In the Supreme Court decision released June 20 that Bladensburg, Maryland, could maintain a cross standing above a highway as a memorial to 49 World War I servicemen from that area who were killed in the "war to end all wars," Justice Ruth Bader Ginsburg delivered an unlikely catechetical lesson.
Dissenting from the 7-2 ruling, she made the point that the cross is not a bland, secular, unifying symbol extolling patriotism. It is, rather, as she put it, "the foremost symbol of the Christian faith." Quoting a Baptist group, which argued for a strict interpretation of church/state separation, she noted that the cross is a sign of the "central theological claim of Christianity: that the son of God died on the cross, that he rose from the dead, and that his death and resurrection offer the possibility of eternal life."
Written in the often dry prose of Supreme Court legal dissents, Ginsburg's description of the role of the cross in Christian faith is startling and accurate. It is about as good a summary of the Christian mystery as one is likely to find in such a setting.
She noted that many of the Christian soldiers honored at the Maryland memorial saw their sacrifice in light of their Christian faith, identifying the possibility of death for what they perceived as a noble cause with that of the sacrifice of their Savior.
By contrast, Justice Samuel Alito, a Catholic, defending the court's ruling, emphasized the secular nature of the cross.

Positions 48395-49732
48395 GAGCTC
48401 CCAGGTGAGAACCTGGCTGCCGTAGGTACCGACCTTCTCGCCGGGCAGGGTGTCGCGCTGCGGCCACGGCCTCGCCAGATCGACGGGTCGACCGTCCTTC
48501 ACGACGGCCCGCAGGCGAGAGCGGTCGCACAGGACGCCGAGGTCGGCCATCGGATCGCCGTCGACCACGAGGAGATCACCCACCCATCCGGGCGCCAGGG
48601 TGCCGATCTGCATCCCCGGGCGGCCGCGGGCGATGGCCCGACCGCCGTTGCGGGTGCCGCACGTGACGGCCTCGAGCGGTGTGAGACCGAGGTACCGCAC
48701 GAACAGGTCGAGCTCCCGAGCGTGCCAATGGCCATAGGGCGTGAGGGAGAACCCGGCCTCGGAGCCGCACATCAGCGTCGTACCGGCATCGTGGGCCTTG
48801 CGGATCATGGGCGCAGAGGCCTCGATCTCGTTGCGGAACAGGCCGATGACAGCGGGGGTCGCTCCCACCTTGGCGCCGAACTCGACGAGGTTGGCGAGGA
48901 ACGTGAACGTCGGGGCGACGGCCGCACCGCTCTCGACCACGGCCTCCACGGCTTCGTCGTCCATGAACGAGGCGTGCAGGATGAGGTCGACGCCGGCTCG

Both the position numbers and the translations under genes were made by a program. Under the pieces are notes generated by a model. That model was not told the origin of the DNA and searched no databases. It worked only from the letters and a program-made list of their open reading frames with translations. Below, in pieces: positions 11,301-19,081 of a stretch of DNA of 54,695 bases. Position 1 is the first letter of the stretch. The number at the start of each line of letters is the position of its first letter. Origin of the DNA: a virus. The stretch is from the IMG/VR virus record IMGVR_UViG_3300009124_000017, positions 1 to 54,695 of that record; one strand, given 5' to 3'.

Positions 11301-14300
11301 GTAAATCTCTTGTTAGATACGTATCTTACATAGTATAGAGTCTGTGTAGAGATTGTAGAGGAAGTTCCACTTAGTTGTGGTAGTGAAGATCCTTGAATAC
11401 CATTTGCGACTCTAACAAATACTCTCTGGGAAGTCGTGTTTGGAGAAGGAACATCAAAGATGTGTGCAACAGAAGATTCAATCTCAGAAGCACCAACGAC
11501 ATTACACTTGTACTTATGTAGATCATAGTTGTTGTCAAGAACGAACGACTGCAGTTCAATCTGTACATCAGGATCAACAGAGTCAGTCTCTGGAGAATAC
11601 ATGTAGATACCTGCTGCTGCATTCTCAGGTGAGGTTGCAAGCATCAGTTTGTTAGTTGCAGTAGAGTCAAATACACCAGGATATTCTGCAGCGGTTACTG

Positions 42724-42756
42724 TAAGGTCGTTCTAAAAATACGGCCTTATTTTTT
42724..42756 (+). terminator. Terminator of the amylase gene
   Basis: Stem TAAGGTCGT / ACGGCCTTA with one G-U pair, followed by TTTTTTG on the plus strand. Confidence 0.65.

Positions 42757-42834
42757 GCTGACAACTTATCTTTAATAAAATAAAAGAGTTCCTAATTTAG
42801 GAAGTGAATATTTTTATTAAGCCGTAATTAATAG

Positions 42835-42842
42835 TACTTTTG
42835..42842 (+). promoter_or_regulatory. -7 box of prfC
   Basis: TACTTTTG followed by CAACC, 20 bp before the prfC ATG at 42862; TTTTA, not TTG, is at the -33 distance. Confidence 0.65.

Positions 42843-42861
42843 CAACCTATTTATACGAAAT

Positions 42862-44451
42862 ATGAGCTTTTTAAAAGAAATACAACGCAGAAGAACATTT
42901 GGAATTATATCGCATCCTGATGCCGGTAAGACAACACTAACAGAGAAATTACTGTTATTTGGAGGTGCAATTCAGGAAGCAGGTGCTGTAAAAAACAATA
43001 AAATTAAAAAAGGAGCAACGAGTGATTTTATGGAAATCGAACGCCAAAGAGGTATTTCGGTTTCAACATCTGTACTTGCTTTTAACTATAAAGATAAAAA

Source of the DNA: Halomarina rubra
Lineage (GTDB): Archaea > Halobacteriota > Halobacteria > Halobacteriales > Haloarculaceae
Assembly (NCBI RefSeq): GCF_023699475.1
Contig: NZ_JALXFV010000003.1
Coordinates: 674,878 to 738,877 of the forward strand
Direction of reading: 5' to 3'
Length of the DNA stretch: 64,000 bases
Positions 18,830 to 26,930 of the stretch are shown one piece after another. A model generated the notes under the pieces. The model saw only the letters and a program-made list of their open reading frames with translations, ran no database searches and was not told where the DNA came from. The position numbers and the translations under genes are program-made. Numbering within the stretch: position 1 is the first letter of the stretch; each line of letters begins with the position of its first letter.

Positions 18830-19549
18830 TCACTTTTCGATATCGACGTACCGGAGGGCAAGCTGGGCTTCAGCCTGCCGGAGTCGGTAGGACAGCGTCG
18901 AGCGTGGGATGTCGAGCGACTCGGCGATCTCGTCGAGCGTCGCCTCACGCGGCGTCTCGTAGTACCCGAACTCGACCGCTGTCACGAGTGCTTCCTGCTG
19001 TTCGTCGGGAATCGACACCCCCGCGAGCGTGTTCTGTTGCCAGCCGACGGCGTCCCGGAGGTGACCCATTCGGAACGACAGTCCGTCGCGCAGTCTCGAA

"That the cross originated as a Christian symbol and retains that meaning in many contexts does not change the fact that the symbol took on an added secular meaning when used in World War I memorials," wrote Alito.
He added that the cross, in its secular incarnation, can be seen as part of "a symbolic resting place for ancestors who never returned home, a place for the community to gather and honor all veterans and their sacrifices for this Nation, and a historical landmark."
For faithful Christians, Ginsburg's definition is, of course, the most doctrinally correct. That it took one of the court's Jewish justices to recognize this is an irony of our time.
There is much to be said for keeping the Bladensburg cross, which has dominated a median of a highway in the suburbs of Washington for decades. Alito's best argument is that the disruption of removing the cross would be akin to changing the names of Los Angeles or San Diego because of their overt Christian overtones.
But culture warriors need to be careful. They might very well get what they ask for. In a culture where Christian symbolism is endangered by appeals to bland unity — the attempt to make crèche scenes simply a community decoration is another example — runs the risk of making Christianity a comfortable civic myth.
The cross is not just a unifying patriotic symbol. It means so much more, and should not be devalued by appeals to make it more attractive to a society that prefers its religious symbols to be muted and non-threatening. Thank you, Justice Ginsburg, for the catechetical lesson.